The song that plays out this atmospheric refugee drama – Talking Heads’ ‘Road to Nowhere’ – vocalises the existential undercurrents that make it an intriguing, if frustrating, watch. Eschewing easy thrills, writer-director Christian Petzold transplants a wartime novel by Anna Seghers, a German Jew who fled Europe in 1940, on to modern-day Marseille. The Nazis are still invading, there’s still talk of ‘cleansing’ and paranoia is everywhere. But yes, that probably is an Uber at the back of the frame.
Its star, Franz Rogowski, appeared in the breakneck one-take thriller ‘Victoria’ but slips down a gear or two here. He plays Georg, a German trying to flee Europe via hastily adopted identities, subterfuge and a romance with Paula Beer’s (‘Frantz’) mysterious widower. A wearying inertia descends over stretches of the film as Georg drifts from cafés to consulates and back, trying to secure a transit permit. Only a disarming friendship with a young kid and his mum, also stuck in migrant limbo, elbows in on the nihilism.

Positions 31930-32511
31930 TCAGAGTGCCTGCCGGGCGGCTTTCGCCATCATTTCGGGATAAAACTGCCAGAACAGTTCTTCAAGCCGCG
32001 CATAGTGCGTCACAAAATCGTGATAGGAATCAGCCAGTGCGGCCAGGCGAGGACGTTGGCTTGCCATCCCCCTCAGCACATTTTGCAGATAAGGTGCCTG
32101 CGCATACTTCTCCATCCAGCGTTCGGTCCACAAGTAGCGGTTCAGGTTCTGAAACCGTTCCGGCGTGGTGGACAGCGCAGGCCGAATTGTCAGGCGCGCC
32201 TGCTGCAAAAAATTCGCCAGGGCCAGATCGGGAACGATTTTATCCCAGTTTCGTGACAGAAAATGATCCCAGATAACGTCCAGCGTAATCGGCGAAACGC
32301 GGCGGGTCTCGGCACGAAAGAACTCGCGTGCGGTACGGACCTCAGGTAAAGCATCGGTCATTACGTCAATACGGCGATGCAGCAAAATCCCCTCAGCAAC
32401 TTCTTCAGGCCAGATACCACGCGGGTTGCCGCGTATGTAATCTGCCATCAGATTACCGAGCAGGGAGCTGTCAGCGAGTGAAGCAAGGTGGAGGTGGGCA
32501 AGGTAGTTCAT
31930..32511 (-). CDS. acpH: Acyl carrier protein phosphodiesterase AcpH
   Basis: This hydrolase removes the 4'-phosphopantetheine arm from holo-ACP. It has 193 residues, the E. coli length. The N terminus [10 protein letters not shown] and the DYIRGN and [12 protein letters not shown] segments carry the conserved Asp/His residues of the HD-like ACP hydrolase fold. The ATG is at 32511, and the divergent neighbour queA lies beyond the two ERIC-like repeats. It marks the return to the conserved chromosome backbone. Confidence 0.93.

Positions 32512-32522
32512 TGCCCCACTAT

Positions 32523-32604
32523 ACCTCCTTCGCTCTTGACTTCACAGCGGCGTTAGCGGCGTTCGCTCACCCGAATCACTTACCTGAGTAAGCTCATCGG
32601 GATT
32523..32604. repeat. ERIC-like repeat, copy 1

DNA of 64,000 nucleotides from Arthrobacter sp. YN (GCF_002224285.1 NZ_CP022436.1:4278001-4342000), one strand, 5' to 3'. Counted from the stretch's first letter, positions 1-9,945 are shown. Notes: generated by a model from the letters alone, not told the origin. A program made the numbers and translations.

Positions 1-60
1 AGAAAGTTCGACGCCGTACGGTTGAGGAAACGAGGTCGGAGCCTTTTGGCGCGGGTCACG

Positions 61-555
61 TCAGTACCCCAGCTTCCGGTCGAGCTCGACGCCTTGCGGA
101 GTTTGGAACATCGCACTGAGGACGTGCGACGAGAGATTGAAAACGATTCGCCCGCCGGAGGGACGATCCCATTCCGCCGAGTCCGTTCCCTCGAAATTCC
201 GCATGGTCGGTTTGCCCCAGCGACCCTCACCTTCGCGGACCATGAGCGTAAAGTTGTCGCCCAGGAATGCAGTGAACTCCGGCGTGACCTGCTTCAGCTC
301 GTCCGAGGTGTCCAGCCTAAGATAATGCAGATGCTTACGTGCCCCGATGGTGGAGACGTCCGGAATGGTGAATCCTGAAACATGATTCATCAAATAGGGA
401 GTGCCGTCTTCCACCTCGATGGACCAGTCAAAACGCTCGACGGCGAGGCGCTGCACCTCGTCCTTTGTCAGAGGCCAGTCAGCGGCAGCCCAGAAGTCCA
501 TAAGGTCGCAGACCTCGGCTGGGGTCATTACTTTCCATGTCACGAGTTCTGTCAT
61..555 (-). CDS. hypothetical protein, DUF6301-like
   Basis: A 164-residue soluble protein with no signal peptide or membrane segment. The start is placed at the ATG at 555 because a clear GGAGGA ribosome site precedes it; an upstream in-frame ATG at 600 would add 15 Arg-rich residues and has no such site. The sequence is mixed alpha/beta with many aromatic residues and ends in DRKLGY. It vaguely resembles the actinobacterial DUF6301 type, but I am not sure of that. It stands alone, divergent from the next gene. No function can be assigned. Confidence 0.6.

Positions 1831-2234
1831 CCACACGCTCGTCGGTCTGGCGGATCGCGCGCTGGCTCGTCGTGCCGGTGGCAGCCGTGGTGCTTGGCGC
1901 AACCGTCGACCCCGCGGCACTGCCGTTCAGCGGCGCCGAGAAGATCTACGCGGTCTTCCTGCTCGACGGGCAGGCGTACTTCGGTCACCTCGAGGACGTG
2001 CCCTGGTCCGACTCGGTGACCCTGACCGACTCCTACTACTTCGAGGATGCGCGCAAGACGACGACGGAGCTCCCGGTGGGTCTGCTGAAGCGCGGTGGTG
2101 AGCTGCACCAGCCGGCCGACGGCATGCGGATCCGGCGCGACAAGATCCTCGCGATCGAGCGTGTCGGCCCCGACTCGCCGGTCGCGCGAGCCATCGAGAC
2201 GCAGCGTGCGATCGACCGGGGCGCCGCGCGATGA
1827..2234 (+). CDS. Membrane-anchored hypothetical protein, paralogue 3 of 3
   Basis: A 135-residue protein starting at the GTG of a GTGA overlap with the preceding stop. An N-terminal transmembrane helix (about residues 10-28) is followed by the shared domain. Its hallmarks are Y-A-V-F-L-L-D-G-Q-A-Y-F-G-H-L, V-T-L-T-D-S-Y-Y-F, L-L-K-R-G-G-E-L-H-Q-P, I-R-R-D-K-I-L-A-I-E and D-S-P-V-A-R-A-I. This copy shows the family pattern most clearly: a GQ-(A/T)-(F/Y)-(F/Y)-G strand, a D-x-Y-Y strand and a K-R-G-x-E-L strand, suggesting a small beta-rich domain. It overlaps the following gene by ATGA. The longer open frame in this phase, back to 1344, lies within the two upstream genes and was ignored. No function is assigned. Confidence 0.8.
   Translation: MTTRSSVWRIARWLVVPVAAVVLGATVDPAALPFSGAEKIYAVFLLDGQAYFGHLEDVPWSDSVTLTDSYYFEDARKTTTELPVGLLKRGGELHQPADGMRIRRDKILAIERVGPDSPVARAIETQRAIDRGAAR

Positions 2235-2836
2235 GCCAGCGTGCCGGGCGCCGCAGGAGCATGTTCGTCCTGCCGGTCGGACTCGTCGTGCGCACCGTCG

The film’s unusual device half works. The mash-up of past and present draws smart comparisons between the modern-day migrant experience and its ’40s equivalent. But it feels like a budgetary, as well as artistic decision, and the characters feel uncoupled from the world around. If the minimalism of Robert Bresson and the hopeless romance of ‘Casablanca’ are touchpoints, they echo only faintly. ‘Transit’ is thought-provoking, but one play may be enough.